Although the damage to these cells is normally permanent, scientists in Japan have recently found a way to regenerate hair cells by growing them in a special culture. That research, however, is at a very early stage, so I’m afraid if you don’t fancy going grey there’s currently no alternative to hair dye [File photo]
No one knows why, but it’s likely that the hair loss is the result of the ongoing stress caused by Covid (the patients had previously been hospitalised with the infection).
Hair loss which occurs as a result of stress is normally reversible — once the cause of the stress has passed, your hair should regrow, though it can take many months.
As for tackling stress, I find one of the ways that works for me is to do plenty of outdoor exercise.
And I’m hardly the only one. A couple of years ago, I made a film with researchers from the University of Edinburgh, where we asked volunteers to spend an extra couple of hours a week, outdoors, somewhere green.
This is based on growing research that shows being outside in green spaces helps distract us from our thoughts and reduces stress.
After just three weeks we saw big improvements in the volunteers’ cortisol levels, as well as a 30 per cent drop in their perceived stress.
The fact that our experiment was carried out in Scotland in the middle of winter didn’t seem to dull their enthusiasm.
One guy told me he sat on a park bench, during a hailstorm, and found it surprisingly soothing!
Plant this shrub to protect your home from pollution
I drove into London for the first time for many months recently, allowed to breach the ‘stay at home, save lives’ rule because I was filming.
I was surprised — and upset —to find myself in a series of slow-moving traffic jams: I thought one good thing that might come out of this crisis is that people would spend less time commuting in cars and adding to air pollution that is damaging our health.
A study published last November by University College London concluded that every year, almost 100,000 Britons die prematurely because of air pollution — at least three times more than previous government estimates. If you live near a busy road,
I’d recommend shrubs or small trees in your front garden, if you have one. Recent research from the Royal Horticultural Society found that a dense hedge even only 1m long can soak up lots of dangerous air pollution particles.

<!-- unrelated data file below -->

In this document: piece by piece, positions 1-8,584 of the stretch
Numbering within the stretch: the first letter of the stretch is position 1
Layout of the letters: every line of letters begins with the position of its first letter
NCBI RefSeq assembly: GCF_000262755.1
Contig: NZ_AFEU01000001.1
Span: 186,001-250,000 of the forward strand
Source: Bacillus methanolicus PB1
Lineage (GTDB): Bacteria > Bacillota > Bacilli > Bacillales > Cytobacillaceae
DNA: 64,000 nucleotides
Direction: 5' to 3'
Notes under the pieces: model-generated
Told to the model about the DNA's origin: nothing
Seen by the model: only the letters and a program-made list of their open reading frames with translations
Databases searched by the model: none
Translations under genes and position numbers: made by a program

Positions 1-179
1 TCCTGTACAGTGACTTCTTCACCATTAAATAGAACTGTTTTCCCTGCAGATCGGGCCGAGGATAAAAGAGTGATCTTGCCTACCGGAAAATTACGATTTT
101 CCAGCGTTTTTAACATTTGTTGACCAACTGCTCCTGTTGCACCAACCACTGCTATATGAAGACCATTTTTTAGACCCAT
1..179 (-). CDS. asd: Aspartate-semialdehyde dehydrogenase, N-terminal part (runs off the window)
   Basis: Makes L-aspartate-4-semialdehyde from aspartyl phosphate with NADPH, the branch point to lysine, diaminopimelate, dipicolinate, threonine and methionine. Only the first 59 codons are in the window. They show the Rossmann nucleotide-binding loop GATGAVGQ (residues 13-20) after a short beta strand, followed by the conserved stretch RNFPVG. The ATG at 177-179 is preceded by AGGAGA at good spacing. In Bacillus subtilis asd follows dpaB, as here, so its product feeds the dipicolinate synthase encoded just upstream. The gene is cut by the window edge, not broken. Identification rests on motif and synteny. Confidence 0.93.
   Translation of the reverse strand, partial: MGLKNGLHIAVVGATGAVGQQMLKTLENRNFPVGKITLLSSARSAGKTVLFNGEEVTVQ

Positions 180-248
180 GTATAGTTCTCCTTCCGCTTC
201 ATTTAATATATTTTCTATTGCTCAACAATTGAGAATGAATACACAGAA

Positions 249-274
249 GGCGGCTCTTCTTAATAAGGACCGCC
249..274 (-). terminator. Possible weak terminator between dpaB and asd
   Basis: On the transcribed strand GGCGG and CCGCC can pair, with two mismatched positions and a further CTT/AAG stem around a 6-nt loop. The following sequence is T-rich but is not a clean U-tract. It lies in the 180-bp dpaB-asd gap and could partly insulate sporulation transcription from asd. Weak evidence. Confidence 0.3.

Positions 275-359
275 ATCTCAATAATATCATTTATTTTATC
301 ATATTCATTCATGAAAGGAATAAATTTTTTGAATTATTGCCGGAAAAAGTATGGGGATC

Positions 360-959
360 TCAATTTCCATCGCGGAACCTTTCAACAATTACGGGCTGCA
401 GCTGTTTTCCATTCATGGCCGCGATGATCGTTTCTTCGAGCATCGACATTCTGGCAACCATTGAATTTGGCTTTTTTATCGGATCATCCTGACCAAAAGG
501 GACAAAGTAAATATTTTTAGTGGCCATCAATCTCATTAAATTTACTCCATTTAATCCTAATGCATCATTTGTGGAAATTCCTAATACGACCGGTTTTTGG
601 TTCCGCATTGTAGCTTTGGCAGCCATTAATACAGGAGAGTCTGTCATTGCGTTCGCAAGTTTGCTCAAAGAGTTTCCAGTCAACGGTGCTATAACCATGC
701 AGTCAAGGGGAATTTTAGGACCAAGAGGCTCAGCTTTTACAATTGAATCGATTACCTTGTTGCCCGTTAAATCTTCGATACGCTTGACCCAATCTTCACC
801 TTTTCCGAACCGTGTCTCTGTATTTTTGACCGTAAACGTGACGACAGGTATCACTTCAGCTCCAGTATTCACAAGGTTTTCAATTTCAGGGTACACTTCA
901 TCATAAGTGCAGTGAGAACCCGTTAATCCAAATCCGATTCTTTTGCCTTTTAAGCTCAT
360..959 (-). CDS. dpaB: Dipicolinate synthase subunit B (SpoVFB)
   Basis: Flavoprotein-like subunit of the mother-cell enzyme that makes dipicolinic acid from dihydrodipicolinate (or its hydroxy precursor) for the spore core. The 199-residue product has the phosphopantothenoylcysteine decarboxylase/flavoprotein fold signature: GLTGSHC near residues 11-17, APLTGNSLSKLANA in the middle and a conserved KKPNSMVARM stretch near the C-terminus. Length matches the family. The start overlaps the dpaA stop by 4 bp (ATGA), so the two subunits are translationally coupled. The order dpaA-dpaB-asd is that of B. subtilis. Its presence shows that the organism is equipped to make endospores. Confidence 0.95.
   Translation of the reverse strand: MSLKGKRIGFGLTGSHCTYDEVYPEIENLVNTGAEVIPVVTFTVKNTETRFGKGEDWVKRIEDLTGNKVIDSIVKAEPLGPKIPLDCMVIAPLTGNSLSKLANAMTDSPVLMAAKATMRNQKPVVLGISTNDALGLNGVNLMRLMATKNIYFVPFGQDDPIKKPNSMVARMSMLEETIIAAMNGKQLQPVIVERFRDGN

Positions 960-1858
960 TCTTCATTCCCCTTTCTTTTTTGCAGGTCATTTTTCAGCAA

Apparently, your best bet is cotoneaster, a bushy shrub with hairy leaves (pictured), which was 20 per cent more effective than other plants tested (such as hawthorn and western red cedar).
But something is better than nothing. If you don’t have a garden, you could put silver birch trees in tubs out the front. When we did this for the BBC’s Trust Me, I’m A Doctor series, it cut air pollution inside the house by half.
Twitter is the only form of social media I use on a regular basis, answering questions, often about weight loss, and writing the odd tweet.
And while I don’t take part in them, I do enjoy following intense and sometimes fractious arguments between well-informed enthusiasts.
Some of the most ferocious are about carbs. On the one side, there are the committed low-carbers, convinced that their approach is the answer to tackling obesity and type 2 diabetes.
On the other side are those who think that by removing carbs, you’re cutting out an important part of our diet.
A recent study, published in the British Medical Journal, gave the low-carbers something to crow about.
Based on the diets of 137,130 people in 21 countries, researchers from a wide range of academic centres around the world found that consuming lots of refined grains, mainly in the form of white bread, pasta, noodles and breakfast cereals, was associated with a higher risk of heart disease, stroke and early death.
To be precise, they showed that eating more than seven servings of refined grains a day (which is a lot) was linked to a 47 per cent increased risk of stroke, a 33 per cent greater risk of heart disease and a 27 per cent greater risk of premature death.
Critics, however, soon pointed out that a diet so high in refined carbs is almost certainly a ‘poverty diet’, eaten by the poorest people in the community, so that all this study is measuring is the impact of poverty on health.
It’s an argument that will run and run.